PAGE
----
Magnetic Resonance Imaging is a relative new imaging study, which is also widely available in hospitals and outpatient radiology facilities. An MR unit is very similar in appearance to a CT or PET scanner, although there are some differences. MR does not use radiation, and it allows superior images of soft tissue structures, such as the neck.
What to expect:
- The MR technologists will give you all the
instructions for your MR scan. The total time to perform the MR scan excluding
waiting for your turn on the scanner and registration is approximately 30
- In brief, you will lie on a table, and the table will
be positioned within the MR scanner's opening. Then automatically, the machine
will move in order for images to be obtained of the entire area of interest.
During the images, you will hear a knocking sound, which is normal. There is
- After completion of your images, but before you
leave, a radiologist will usually review your images in order to determine if
any repeat or extra images are needed. However, do not be concerned if repeat
or extra images are performed. Repeat or extra views are frequently necessary,
and they do not necessarily mean that the radiologist has found something of
- After completion of the images, the MR technician will release you. As a rule, the radiologist does not review the results with you, but will send a report to your physician.
How do I prepare for the
- It is very important that before the procedure, the
patient informs the technicians as to whether there is any metal in your body.
Because of the powerful magnetic fields created by the MR, only certain kinds
of metal can be allowed in the machine. Be sure to tell your doctor and
technician about any metal you may have in your body. Only they can decide if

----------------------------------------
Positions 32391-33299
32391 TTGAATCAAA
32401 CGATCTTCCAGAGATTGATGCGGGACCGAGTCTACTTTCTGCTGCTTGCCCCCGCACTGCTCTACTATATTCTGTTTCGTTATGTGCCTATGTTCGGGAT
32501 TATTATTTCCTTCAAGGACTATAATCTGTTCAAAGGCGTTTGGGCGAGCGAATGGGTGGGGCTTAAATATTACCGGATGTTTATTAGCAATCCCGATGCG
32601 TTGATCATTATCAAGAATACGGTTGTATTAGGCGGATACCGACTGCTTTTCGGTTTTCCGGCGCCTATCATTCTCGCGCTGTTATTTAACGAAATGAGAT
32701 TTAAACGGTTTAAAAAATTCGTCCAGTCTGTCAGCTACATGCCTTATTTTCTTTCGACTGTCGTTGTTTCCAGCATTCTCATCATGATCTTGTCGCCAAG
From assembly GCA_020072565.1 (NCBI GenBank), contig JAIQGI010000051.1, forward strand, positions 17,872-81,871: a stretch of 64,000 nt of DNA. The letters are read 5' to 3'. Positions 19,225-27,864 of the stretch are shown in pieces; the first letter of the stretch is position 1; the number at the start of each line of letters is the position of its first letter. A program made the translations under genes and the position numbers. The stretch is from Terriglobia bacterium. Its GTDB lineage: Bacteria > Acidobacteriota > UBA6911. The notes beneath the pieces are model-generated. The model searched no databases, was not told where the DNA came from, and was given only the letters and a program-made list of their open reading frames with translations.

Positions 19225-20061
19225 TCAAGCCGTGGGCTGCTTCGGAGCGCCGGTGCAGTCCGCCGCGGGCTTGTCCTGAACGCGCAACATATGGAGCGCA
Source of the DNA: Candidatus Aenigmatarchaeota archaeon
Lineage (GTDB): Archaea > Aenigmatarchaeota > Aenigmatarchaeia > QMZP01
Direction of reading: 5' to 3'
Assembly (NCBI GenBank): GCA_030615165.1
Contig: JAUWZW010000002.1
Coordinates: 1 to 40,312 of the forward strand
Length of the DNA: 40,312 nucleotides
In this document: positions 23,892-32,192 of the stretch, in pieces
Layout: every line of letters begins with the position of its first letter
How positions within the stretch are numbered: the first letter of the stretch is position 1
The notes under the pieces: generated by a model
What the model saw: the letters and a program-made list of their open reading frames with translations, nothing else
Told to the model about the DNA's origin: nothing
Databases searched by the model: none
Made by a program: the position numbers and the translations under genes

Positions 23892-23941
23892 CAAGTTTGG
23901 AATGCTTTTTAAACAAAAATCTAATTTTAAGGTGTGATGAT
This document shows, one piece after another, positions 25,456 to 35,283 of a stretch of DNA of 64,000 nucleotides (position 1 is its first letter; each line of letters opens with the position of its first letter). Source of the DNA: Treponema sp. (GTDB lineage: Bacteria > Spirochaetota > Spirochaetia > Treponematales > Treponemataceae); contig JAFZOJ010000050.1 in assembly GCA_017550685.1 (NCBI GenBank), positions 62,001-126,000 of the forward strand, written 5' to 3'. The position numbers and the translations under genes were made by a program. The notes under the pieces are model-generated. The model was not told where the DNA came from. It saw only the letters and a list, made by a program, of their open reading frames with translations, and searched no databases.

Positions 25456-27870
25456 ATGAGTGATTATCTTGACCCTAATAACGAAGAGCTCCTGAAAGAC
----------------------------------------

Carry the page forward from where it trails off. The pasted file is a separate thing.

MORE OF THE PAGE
it is safe.
- You will be asked to change into a dressing gown and to remove all your jewelry, if you are wearing any. There are two kinds of MRs: contrast and non-contrast. If you are having a contrast MR you will be given the contrast material through an IV placed in your arm.
How is the procedure
You will be led into a room where the MR, a large machine that looks like a giant cube, is housed. You will be asked to lie down onto an open tube attached to the machine and you will be moved inside the cube. The technician will then leave the room, and the test will begin. All you have to do is stay as still as possible, so the pictures will be of the best quality.
Will it hurt?
The MR test does not hurt at all, but the machine makes a loud "clanging" noise while taking the pictures. This can be bothersome to some. Some patients, especially those who are claustrophobic, may be bothered by lying still for so long in an enclosed space. Open MRs may be options for these patients, as well as taking some medicine before the test in order to relax you. You should discuss these options with your doctor if he or she orders an MR for you.